Pezesha, a Kenyan fintech focused on providing bridging finance to small and medium-sized enterprises, recently raised $11 million in pre-Series A debt-equity funding round. The Women’s World Banking Capital Partners II led the round in which the Cardano blockchain builder Input Output Global also participated.
Pezesha Solving Working Capital Problems for MSMEs
A Kenya-based fintech, Pezesha, announced recently that it raised $11 million from its pre-Series A debt-equity funding round. According to a Techcrunch report, this series was led by Women’s World Banking Capital Partners II with the Cardano blockchain builder Input Output Global (IOG) also participating. Other participants were Verdant Frontiers Fintech Fund and Cfund.
As per the report, Pezesha plans to use the funds to expand its embedded finance business to micro, small medium-sized enterprises (MSMEs) operating in countries like Nigeria, Rwanda and Francophone Africa.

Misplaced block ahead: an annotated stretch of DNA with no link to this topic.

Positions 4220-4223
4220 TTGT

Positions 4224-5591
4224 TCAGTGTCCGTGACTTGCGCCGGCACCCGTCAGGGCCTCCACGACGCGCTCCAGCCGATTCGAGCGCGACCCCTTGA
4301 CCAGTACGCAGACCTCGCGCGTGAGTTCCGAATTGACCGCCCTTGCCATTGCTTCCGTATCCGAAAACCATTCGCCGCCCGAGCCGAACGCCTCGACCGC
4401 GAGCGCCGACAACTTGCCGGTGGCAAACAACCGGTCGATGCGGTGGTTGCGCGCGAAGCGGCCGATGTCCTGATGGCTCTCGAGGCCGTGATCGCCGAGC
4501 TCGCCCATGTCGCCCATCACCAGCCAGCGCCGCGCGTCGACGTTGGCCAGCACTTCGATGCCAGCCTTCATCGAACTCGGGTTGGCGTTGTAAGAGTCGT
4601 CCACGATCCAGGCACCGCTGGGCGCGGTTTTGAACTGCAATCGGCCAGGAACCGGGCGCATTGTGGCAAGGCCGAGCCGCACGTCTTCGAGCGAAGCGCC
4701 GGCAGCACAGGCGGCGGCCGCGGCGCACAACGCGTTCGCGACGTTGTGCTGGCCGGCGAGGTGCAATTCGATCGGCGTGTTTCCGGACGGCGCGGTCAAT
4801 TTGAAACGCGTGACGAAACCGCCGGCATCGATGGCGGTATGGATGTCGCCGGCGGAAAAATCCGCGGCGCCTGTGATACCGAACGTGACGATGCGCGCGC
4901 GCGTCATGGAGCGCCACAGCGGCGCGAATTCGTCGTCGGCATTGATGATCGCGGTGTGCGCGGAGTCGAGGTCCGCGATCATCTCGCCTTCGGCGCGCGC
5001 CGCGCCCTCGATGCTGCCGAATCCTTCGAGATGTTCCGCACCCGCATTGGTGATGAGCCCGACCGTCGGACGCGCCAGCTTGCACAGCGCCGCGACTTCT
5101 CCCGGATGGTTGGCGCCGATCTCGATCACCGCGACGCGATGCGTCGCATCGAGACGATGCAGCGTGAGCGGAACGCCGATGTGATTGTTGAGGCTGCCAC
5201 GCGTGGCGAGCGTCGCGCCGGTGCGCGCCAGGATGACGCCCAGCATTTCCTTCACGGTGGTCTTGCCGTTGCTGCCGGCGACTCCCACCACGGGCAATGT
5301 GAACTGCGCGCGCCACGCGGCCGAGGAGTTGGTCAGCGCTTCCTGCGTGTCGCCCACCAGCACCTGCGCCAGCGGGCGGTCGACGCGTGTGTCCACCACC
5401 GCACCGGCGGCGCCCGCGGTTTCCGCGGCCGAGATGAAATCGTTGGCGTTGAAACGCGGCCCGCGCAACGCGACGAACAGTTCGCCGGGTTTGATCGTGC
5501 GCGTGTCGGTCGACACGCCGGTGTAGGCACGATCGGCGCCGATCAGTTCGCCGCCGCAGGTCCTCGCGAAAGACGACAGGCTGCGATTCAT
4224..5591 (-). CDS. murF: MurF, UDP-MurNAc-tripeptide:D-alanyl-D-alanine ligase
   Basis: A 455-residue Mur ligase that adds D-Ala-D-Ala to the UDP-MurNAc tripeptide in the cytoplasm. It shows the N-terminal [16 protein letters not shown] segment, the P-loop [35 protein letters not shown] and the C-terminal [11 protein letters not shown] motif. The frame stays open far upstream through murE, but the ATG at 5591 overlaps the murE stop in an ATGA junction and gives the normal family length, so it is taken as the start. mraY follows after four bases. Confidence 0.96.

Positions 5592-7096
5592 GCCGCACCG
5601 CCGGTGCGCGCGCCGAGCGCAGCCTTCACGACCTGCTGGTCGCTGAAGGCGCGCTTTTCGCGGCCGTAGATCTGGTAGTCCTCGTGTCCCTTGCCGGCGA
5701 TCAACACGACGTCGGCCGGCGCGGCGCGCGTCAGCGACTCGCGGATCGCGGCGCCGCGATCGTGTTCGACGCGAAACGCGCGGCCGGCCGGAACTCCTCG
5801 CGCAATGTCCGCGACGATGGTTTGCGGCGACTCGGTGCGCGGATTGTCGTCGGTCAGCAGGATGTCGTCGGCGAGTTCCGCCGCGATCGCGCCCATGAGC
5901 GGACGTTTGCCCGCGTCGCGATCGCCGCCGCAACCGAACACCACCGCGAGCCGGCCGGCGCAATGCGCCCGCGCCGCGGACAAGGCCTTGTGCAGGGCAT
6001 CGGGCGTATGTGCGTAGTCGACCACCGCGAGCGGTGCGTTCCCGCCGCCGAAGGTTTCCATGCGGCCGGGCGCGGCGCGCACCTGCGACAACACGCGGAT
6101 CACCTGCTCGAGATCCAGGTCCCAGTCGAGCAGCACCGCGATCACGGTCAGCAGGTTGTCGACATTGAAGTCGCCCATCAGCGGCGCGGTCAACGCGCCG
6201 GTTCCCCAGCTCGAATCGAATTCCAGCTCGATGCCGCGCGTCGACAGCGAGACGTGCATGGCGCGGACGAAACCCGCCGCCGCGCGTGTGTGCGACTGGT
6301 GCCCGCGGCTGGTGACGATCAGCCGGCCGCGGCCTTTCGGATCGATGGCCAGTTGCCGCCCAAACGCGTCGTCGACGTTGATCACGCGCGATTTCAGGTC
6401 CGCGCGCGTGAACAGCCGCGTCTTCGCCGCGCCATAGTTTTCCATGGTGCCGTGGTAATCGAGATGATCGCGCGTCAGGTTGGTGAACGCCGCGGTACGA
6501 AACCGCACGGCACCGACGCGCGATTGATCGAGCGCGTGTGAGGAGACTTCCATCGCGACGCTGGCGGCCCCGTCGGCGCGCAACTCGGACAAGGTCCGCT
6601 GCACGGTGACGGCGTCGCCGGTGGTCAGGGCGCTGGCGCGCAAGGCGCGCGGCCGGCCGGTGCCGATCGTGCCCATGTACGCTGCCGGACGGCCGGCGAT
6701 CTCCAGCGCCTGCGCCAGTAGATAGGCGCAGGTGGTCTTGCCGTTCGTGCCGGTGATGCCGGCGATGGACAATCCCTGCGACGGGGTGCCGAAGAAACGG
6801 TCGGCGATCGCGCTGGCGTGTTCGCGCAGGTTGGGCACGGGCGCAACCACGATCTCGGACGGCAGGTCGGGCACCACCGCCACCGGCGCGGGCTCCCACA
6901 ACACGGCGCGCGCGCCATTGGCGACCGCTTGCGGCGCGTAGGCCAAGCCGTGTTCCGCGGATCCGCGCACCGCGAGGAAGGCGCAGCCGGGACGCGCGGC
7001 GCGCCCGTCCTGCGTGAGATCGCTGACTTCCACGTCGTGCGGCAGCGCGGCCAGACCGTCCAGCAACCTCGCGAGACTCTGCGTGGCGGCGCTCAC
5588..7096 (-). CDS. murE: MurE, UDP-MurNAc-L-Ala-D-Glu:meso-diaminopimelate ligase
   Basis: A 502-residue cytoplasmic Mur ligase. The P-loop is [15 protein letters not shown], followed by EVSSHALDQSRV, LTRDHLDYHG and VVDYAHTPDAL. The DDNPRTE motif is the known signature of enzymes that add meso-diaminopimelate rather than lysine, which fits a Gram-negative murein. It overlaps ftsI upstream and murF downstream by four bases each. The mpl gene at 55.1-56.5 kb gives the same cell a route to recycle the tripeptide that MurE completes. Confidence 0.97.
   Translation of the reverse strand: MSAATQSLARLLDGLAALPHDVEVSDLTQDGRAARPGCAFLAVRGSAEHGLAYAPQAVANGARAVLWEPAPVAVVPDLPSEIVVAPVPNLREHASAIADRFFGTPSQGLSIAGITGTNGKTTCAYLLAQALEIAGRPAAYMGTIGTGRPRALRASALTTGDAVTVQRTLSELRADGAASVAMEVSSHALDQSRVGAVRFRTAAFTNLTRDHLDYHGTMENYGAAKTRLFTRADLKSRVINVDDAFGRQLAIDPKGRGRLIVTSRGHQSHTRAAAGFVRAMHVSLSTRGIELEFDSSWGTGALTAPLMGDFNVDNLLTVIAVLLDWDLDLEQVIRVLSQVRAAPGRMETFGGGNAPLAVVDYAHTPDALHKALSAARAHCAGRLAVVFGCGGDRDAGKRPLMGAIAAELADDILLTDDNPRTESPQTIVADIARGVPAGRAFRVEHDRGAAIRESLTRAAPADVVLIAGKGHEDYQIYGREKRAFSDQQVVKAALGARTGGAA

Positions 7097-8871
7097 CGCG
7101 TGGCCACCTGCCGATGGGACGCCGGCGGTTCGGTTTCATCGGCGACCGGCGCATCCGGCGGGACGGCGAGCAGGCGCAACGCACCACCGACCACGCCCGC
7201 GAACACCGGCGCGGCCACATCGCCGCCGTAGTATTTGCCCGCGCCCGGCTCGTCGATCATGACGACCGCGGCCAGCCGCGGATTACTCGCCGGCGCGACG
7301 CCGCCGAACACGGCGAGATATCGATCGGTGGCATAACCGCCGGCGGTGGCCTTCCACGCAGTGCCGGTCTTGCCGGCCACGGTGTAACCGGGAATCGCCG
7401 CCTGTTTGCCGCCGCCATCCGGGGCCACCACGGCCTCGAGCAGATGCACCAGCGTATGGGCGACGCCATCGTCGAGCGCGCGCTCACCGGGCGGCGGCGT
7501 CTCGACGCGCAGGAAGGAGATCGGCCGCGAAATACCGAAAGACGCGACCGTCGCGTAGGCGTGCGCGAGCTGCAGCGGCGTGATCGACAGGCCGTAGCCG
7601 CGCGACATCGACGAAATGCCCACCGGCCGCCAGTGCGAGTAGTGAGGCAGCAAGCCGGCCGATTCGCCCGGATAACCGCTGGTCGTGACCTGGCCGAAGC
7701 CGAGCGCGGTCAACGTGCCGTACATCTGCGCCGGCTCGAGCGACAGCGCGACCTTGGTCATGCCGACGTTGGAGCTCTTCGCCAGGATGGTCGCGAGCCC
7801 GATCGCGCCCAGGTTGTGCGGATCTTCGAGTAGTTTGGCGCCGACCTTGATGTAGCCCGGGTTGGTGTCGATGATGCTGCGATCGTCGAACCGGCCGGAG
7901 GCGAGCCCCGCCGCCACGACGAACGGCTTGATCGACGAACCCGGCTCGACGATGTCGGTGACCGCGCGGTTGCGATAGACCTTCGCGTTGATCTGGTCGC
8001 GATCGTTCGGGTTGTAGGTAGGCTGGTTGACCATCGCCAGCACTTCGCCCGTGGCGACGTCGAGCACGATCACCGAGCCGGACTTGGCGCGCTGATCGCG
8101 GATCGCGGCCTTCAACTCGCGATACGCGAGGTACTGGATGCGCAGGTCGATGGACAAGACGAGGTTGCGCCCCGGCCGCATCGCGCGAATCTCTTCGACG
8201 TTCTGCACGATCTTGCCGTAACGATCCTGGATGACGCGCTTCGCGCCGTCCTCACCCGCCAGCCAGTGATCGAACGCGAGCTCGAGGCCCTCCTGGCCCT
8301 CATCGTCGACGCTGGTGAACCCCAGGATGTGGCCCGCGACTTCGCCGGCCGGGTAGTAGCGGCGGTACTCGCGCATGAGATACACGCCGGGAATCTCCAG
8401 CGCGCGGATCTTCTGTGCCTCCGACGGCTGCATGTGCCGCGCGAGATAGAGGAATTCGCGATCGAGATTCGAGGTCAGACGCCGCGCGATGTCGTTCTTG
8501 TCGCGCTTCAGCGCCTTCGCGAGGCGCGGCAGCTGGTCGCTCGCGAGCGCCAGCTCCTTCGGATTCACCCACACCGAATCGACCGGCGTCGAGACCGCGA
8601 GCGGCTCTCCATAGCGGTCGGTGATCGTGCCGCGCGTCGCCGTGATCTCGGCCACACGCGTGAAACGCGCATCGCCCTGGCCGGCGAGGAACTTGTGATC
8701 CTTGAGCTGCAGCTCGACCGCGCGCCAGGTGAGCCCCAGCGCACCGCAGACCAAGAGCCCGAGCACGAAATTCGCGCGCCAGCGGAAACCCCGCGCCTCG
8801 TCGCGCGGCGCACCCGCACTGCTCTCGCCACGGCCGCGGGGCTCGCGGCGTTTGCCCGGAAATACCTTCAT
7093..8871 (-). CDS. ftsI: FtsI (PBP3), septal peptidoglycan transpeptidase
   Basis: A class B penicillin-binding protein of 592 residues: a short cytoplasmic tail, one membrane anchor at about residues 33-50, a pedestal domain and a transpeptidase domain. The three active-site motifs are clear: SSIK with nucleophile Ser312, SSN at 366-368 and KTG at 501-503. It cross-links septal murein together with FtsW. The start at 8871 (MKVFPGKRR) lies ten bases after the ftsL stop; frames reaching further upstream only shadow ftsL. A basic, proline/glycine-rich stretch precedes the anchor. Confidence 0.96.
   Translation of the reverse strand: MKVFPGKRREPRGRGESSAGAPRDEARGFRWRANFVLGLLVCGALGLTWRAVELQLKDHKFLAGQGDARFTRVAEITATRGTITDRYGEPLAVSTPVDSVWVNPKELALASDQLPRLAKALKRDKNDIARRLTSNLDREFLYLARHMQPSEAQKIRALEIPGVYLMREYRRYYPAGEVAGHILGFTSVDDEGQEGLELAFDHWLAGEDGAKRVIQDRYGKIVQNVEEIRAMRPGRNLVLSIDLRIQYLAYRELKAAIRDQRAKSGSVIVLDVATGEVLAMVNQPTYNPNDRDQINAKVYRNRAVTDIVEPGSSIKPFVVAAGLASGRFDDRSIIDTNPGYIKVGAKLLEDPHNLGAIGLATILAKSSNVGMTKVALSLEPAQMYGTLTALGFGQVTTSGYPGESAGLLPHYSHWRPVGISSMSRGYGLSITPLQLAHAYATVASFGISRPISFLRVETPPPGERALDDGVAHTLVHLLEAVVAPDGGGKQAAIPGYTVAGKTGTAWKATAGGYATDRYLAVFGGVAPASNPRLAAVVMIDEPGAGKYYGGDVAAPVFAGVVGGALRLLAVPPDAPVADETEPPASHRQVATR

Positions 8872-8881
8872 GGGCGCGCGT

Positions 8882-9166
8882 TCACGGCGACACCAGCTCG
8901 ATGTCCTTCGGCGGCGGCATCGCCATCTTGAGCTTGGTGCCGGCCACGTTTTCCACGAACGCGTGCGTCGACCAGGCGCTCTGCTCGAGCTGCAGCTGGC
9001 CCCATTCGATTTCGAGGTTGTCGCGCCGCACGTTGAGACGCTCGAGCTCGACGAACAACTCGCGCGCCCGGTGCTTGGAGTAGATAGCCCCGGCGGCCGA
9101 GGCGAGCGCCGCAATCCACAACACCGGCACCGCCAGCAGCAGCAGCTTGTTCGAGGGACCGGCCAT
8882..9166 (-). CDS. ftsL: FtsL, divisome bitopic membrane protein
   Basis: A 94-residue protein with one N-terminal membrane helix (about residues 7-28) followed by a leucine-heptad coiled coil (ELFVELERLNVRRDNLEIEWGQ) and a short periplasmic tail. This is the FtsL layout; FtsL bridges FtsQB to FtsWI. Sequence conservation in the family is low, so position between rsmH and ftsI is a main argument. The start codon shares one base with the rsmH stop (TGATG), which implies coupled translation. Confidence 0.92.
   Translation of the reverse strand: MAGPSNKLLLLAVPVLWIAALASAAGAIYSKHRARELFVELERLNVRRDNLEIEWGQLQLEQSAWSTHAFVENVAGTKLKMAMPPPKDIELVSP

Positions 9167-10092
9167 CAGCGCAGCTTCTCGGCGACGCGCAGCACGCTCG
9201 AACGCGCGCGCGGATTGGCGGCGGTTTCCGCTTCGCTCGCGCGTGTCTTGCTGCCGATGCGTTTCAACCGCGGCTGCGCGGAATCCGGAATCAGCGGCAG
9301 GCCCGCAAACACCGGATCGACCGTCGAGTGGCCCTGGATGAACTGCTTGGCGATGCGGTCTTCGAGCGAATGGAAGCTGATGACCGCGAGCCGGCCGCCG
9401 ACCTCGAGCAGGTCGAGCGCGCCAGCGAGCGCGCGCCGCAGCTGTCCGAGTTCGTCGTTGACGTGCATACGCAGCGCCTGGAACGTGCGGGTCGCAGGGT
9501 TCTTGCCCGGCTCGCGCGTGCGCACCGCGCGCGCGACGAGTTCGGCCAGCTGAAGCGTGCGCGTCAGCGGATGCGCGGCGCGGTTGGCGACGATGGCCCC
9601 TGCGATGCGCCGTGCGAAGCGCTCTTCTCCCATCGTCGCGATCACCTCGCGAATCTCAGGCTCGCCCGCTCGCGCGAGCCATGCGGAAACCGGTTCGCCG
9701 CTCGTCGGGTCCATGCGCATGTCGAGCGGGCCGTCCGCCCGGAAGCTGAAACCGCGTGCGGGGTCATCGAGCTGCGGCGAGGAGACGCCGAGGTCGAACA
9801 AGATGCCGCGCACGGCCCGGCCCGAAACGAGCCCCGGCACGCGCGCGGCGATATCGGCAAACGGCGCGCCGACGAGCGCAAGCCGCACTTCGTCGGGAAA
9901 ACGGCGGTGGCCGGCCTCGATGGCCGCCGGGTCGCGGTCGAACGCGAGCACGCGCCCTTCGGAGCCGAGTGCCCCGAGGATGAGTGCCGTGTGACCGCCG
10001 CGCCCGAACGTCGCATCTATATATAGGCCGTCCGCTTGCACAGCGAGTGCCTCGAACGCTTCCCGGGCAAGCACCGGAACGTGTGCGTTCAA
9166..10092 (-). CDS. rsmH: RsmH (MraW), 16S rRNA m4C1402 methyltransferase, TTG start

Commenting on how Pezesha plans to avail its lending infrastructure to more MSMEs following its successful round, the fintech’s founder Hilda Moraa reportedly said:
The opportunity and impact in solving working capital problems for MSMEs is huge. [We are] solving the root cause, which is information asymmetry issues, to ensure quality and responsible borrowing. Pezesha solves this through our robust API-driven credit scoring technology.
Pezesha to Target Women Entrepreneurs
For his part, Charles Hoskinson, the co-founder of IOG and Cardano explained how this investment fits his organization’s core objective of helping African economies grow and create jobs.
“Our vision is centred on using technology to make it easier for people across the globe to borrow and lend to each other in a regulated way. This investment in Pezesha is an important milestone, and we’re excited to be a part of their growth story,” Hoskinson is quoted stating in the report.
Besides availing funding to MSMEs, the report said Pezesha would specifically target women entrepreneurs who presently cannot easily access funding from the formal banking system.
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